The registration info for hackernews.com says the domain was first registered on July 29, 1998. Ten years ago, today. wow. You know, long strange trip and all that. News wasn’t actually posted to the site until a month or so later but July 29th is as good day as any to celebrate. (or should that be commiserate?) HNN was only around for a little under two years but I like to think the site had a pretty big impact, not just on the hacker underground it reported on, but the security industry as a whole. Hell, at one point MSNBC claimed that HNN was “the voice of reason” amongst all the hype. When HNN started search engines were just starting to aggregate news, hell even Slashdot was new, by the end the ‘security portal’ was all the rage. The site existed during that formative stage of the security industry before which security was something seldom thought of and after which Venture Capitalist where throwing money at it.
For a walk down memory lane take a look at the first news day September 10, 1998 (Spelling mistakes and all, ahhh Spaceronics!) and the last day I posted the news June 16, 2000 (What is really amazing is that the links to CNN on the 1998 page STILL WORK! ten years later. Kudos to whoever built that site.)
So The Last HOPE is over and while I am still here in New York (the reason why Iâ€™ll save for another day) I have been contemplating the events of the weekend. All in all I thought the con ran extremely well which is a bit unusual in my experience for HOPE. While there were a few excellent talks that I mentioned in my previous post I found many of the talks to be… elementary. But hacker cons are sooo much more than just the talks and presentations, they are time to reconnect with old friends, friends you only see at cons and online. Time to drink bears and retel old war^h^h^h hacking stories. The fact that this is the â€œLastâ€ HOPE and that 2600 the book has just been released I have been reflecting on my own travels through this underground maze. From my first real introduction to hacker culture at HoHo Con â€˜92 held in Houston Texas to the â€˜lastâ€™ Pump con in Philadelphia just a few years ago. In â€˜92 the internet did exist but getting access to it was a bit more difficult. I remember making a modem call from my HP95LX from my hotel room to post news from HoHo con back on the hometown BBS. By the time of the first HOPE in 1995 the Internet was much more prolific but still new and shiny. The First HOPE captured that excitment of newness and the possibilities that it presented. Here at The Last HOPE people are live twittering (tweeting?), disecting talks and heckling in real time from behind keyboards. Change is of course inevitable but I think what I am seing here is a change in the culture itself. Sure parents are now bringing their kids to the same cons they snuck out of the house to go to, but I think it is more than just the core population growing older. There is a definite shift in how people interact and react to each other and technology. I havenâ€™t quite been able to put my finger on it but I have been feeling it all weekend. Much like the first HOPE opened a new chapter I got the feeling that this last HOPE is closing a chapter in hacker history and culture. It makes me wonder what comes next?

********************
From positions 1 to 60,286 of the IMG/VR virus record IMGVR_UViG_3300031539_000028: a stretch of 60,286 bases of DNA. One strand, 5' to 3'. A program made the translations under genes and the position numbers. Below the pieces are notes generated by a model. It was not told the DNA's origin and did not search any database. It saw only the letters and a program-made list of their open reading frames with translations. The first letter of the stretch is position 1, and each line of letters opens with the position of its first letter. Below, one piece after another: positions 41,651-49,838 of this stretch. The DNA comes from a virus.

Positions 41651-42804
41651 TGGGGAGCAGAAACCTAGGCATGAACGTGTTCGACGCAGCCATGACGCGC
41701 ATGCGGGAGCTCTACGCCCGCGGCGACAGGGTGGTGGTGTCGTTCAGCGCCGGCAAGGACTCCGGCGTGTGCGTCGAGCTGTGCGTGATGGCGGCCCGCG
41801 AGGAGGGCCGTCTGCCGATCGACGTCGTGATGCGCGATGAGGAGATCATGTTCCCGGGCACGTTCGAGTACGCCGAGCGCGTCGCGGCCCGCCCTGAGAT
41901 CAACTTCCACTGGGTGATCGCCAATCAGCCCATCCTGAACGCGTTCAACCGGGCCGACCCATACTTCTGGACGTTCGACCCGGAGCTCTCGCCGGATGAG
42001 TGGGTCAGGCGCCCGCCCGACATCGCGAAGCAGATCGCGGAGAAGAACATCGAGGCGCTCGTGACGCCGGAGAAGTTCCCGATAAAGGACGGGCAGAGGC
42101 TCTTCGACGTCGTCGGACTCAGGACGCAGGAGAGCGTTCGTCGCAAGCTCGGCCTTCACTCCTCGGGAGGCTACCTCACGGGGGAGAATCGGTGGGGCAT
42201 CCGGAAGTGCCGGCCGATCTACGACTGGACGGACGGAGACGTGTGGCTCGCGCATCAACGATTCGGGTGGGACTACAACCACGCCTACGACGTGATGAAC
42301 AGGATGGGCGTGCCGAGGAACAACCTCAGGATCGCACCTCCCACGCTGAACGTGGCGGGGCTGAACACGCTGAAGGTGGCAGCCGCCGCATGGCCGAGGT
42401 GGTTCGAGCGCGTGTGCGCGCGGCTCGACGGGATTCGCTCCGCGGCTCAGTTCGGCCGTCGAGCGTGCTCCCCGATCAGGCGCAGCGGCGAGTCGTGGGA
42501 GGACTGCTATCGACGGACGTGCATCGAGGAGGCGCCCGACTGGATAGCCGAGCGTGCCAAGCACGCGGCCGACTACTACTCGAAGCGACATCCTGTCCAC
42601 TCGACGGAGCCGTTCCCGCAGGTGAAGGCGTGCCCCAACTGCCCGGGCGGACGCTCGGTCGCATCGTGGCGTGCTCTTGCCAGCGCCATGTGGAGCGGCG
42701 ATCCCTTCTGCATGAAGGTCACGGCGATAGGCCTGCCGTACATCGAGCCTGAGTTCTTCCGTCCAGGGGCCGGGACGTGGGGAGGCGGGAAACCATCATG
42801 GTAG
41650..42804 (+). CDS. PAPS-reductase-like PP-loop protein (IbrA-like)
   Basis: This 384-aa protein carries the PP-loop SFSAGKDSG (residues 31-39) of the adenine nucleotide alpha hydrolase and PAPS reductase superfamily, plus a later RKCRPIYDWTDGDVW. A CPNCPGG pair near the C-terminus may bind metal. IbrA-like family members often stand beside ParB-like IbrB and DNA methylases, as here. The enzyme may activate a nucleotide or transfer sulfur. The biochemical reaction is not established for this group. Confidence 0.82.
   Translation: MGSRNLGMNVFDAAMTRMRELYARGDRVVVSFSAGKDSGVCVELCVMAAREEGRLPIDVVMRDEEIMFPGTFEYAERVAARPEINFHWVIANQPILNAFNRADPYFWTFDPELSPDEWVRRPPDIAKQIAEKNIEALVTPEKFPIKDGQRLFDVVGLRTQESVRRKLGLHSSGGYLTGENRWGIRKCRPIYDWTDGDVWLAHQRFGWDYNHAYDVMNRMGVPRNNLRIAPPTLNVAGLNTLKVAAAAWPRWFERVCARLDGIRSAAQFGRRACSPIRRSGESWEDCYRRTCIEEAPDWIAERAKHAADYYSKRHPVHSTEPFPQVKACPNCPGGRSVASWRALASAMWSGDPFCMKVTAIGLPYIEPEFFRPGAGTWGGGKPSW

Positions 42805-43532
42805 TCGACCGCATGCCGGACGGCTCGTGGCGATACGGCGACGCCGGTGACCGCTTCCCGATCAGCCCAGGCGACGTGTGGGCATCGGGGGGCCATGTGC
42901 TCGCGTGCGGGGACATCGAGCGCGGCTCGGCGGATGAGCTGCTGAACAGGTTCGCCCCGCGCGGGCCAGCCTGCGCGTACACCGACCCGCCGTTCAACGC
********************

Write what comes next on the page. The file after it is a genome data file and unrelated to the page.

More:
P.S. Rumour has it that the Hotel Pennsylvania will not be torn down due to the poor economy. In which case, if it is still standing, the next HOPE will be in 2010. (Eternal HOPE?, HOPE Pheonix?). Personally I think if this con continues they should come up with a new name. The era of HOPE is over.